Follow Slashdot stories on Twitter


Forgot your password?
Hardware Hacking Input Devices Build

Whistled Platform Upgraded With Word Recognition 30

An anonymous reader writes "A few weeks ago, Slashdot featured a cheap platform performing 80FFTs per second to recognize whistles. The platform is open hardware/open source and is aimed for sound processing projects. To this goal, the creator (limpkin) just implemented a simple proof of concept algorithm that will control your lighting once the platform listens to a particular word. A small video has been made to explain the basic concepts of sound recognition to encourage hobbyist to make their own."

This discussion has been archived. No new comments can be posted.

Whistled Platform Upgraded With Word Recognition

Comments Filter:
  • by Anonymous Coward

    I now have a way to wipe all my drives and trigger my thermite detonators incase the feds come knocking.. now i just need to make sure no good looking women come near me so I don't wolf whistle... I think I'll be ok!

  • by Jane Q. Public ( 1010737 ) on Monday June 24, 2013 @09:08PM (#44097409)
    In the 1970s, a book was published entitled "How To Build Your Own Computer-Controlled Robot". In fact this was one of the books that first got me interested in computing.

    The author of the book, a high-school student, built (with the help of his engineer father, I don't want to downplay that) a small robot that had obstacle sensors, light sensors, and some basic mapping capability so it could find its own charging station (not so different from a Roomba today).

    But my main point is: it also had effective voice recognition, for simple commands. And the implementation was pretty simple: the audio input was amplified, then sent through 3 notch filters to separate high, medium and low audio frequencies. Each of the 3 frequencies was digitally sampled at about 40kHz. Repeated samples were averaged and saved in a table in memory.

    The CPU (and remember, this was a 1970s-era CPU, if I recall an 8080a or a Z-80 or similar) constantly sampled incoming sounds, and when one sufficiently matched one of the stored templates it meant "command received".

    It was a simple scheme, and it worked fine. I don't want to detract from this inventor, but in essence he is doing a similar thing. Except instead of using notch filters, he's using FFTs to do the frequency analysis and build (and then compare to) the templates. The ideas aren't all that different.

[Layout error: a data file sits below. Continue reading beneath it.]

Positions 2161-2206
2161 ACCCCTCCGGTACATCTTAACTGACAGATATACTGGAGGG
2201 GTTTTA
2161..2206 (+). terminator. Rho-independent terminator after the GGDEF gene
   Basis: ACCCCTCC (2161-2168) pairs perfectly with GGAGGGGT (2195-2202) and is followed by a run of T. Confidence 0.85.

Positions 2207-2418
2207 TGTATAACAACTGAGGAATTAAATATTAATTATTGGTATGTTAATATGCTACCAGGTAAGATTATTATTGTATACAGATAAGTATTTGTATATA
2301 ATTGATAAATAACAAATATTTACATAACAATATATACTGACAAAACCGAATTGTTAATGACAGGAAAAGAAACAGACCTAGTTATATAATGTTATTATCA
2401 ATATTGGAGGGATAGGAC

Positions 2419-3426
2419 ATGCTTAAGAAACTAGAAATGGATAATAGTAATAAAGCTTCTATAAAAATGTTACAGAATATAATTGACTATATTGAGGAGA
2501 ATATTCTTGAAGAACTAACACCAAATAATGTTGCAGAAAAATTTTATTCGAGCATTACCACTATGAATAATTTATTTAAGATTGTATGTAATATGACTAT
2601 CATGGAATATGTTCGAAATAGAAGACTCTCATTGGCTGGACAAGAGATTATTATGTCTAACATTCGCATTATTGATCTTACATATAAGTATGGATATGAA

But personally, I think I'd prefer the old method, as it demonstrably worked at least as well as this, used only a few $ in hardware in addition to the CPU, and was pretty definitely less compute-intensive to achieve.

    Keep in mind: that was 40 years ago. Maybe this newer approach has more potential; I don't know. But it certainly doesn't look much different at this time.
    • by Anonymous Coward

      If you can't see why this has more potential, you know nothing about DSP. Yes, for voice, 3 well-chosen fixed bands is mostly enough. But for whistling (as per the original application) or various other sounds, those same three bands will be pretty crap.

      Now we could make the 3 analog notch filters tunable via a DAC output, and get good results for one group (at a time) of a wide range of sounds, but that complicates it substantially. Yes, doing it with FFTs uses a lot more computational power -- but when th

      • "But for whistling (as per the original application) or various other sounds, those same three bands will be pretty crap."

        I'm not suggesting otherwise. I think you're missing my point, which was that THIS was about voice recognition, not whistling, and he is using a high-tech solution for that where a lower-tech, simpler solution might actually be better.

        Nor am I saying we shouldn't do it this way. I'm only saying there are alternatives that might work as well for THIS application, which are also simpler and cheaper.

    • I read a different book, in the '80s about things that you could do with a BBC Micro. One of them was a sound recogniser, which worked in a similar way with a 1MHz 6502. Most of this kind of book seemed to disappear in the '90s though, and didn't really start to reappear until recently.
      • Do you happen to remember the title of the book? I'd certainly be interested in that.
        • I don't, I'm afraid. My school had a book shelf full of books of fun projects involving the BBC, and this was one entry in one of them.
  • you knew that one was coming.
  • by Anonymous Coward
    but in the 1980s you could buy a chip to recognize certain words at Radio Shack. []

  • POTATO! Doesn't work...
  • by BlueStrat ( 756137 ) on Monday June 24, 2013 @10:23PM (#44097693)

    Simon Phoenix, after reprogramming Dr. Cocteau's house lights;

    "Nah, I changed that."



    "Ah, Isn't that much better?"

    (I swear, the US is looking and feeling more and more like the fictional "Greater SanAngeles" from the movie with every day that passes.)


  • ...apparently. It's why they had to keep Kevin Mitnick in solitary confinement so he couldn't whistle launch codes into the prison payphones: []

  • by Connie_Lingus ( 317691 ) on Monday June 24, 2013 @10:39PM (#44097757) Homepage

    ..if he could get it recognize, say. the sound of two handclaps...wouldnt that be something?

  • Unfortunately the US has charged them with espionage, cut off their funding. And they have been forced to shutdown.
  • Prometheus (Score:4, Funny)

    by TheSkepticalOptimist ( 898384 ) on Tuesday June 25, 2013 @09:10AM (#44099659)

    The moment I have to blow anything to use a device I will retire and become a Luddite.

If you think nobody cares if you're alive, try missing a couple of car payments. -- Earl Wilson